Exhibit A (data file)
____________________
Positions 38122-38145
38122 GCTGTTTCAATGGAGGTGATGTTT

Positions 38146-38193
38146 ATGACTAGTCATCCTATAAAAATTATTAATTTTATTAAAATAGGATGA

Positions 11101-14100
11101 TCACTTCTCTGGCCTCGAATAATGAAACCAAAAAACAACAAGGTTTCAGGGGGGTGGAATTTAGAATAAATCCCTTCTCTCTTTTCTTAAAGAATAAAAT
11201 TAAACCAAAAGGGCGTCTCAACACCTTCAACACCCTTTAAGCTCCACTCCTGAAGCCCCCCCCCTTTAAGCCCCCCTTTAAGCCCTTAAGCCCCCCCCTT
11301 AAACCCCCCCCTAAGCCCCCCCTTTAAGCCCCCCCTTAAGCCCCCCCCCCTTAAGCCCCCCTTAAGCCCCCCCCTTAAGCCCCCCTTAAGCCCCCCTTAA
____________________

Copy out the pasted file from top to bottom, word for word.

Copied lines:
Positions 38122-38145
38122 GCTGTTTCAATGGAGGTGATGTTT

Positions 38146-38193
38146 ATGACTAGTCATCCTATAAAAATTATTAATTTTATTAAAATAGGATGA

Positions 11101-14100
11101 TCACTTCTCTGGCCTCGAATAATGAAACCAAAAAACAACAAGGTTTCAGGGGGGTGGAATTTAGAATAAATCCCTTCTCTCTTTTCTTAAAGAATAAAAT
11201 TAAACCAAAAGGGCGTCTCAACACCTTCAACACCCTTTAAGCTCCACTCCTGAAGCCCCCCCCCTTTAAGCCCCCCTTTAAGCCCTTAAGCCCCCCCCTT
11301 AAACCCCCCCCTAAGCCCCCCCTTTAAGCCCCCCCTTAAGCCCCCCCCCCTTAAGCCCCCCTTAAGCCCCCCCCTTAAGCCCCCCTTAAGCCCCCCTTAA